|This is a historical photo, but the actual tiers. It's five stories up accessible by narrow staircases. I definitely got my steps in.
BUT, that's not what I want to write about! Someone I was touring with this time casually asked if I'd ever seen "the murals." When I told her I hadn't, she found an officer to let us into the dining halls. I 100% was not prepared for what I saw. Six HUGE, complex murals covering the walls of three separate dining halls, and portraying the history of California, all done in amazing monochromatic detail. I have never wanted to take a picture in prison (STRICTLY forbidden) so badly in my life. Thank goodness for the internet!
Alfredo Santos was a young inmate in San Quentin in the fifties and he was chosen to paint the murals when he won a contest run by the prison. They gave him two colors, brown and black. It took him two years to paint. For years after he paroled, no one knew what had happened to him (turns out he ran to Mexico for a bit, opened several art galleries, and even worked at Disneyland for a while.) However, when he heard that the Smithsonian was interested in the murals, he wrote the prison and asked for a picture of them. Since then he has toured the prison and actually been given an honorary San Quentin key. The Smithsonian has bought the rights to the murals, if the prison ever shuts down.
This is the best site I found to see the pieces in detail, but up close you lose the sheer enormity of it. It's really breathtaking and I was sorry I didn't have longer to look. There are so many teeny little pieces hidden throughout it (including, apparently, a caricature of the warden as a prim old woman in a courthouse). There's also all these pieces that are painted in a way that messes with your perception of dimension; eyes that follow you and vehicles that always seem to be coming toward you. I had no idea that it was over fifty years old when I saw it.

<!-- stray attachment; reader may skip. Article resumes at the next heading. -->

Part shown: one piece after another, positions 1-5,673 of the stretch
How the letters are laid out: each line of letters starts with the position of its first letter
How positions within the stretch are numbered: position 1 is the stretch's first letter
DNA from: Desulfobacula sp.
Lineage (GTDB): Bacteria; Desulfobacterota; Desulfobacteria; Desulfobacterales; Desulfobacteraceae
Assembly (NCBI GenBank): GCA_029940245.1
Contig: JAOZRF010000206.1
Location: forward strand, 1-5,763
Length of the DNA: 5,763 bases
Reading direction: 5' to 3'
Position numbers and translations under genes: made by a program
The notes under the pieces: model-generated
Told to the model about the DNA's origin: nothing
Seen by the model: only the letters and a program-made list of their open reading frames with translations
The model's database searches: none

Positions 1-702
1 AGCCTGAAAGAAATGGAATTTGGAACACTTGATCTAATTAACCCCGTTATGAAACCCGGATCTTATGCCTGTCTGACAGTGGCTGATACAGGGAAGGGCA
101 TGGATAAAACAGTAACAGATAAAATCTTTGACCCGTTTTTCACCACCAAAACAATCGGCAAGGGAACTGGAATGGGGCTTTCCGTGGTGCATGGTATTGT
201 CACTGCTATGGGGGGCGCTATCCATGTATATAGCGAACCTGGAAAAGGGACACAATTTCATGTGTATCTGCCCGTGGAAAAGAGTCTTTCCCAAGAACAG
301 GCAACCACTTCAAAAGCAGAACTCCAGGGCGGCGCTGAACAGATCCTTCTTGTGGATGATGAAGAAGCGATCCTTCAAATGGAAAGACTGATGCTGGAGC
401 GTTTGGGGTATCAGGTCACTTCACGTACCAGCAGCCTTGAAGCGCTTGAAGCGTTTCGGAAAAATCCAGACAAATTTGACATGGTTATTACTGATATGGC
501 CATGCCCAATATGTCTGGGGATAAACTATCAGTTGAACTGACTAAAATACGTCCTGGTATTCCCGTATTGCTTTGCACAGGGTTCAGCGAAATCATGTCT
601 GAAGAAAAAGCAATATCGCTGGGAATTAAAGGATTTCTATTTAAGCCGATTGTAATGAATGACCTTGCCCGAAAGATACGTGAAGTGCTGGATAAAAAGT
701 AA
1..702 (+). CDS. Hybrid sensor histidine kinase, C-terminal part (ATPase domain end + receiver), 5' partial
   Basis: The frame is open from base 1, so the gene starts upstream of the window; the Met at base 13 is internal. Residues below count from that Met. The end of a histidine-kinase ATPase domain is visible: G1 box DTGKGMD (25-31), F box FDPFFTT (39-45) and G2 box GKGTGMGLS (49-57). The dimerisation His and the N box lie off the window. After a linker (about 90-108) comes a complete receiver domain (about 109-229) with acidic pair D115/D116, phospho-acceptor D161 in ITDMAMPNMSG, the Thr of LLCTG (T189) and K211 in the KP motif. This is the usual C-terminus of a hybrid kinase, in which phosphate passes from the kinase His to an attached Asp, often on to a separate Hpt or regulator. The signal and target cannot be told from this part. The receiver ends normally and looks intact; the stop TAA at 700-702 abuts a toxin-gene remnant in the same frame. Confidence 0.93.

I love prison architecture and I'm fascinated by how different prisons have been designed through the years. There's so much that goes into it, and a lot has to do with the political climate of the time. For example, more modern prisons afford more in ways of "human comfort" while older prisons are obviously designed primarily with confinement in mind. I always wanted to look into it more but, shockingly, there's little written on it. Until now though I haven't paid much attention to prison "decor," frankly because most prisons don't have a lot of sanctioned art work. I'm absolutely obsessed and fascinated by the history of these murals though. There are several more on the prison grounds by other artists that I can't wait to find out more about.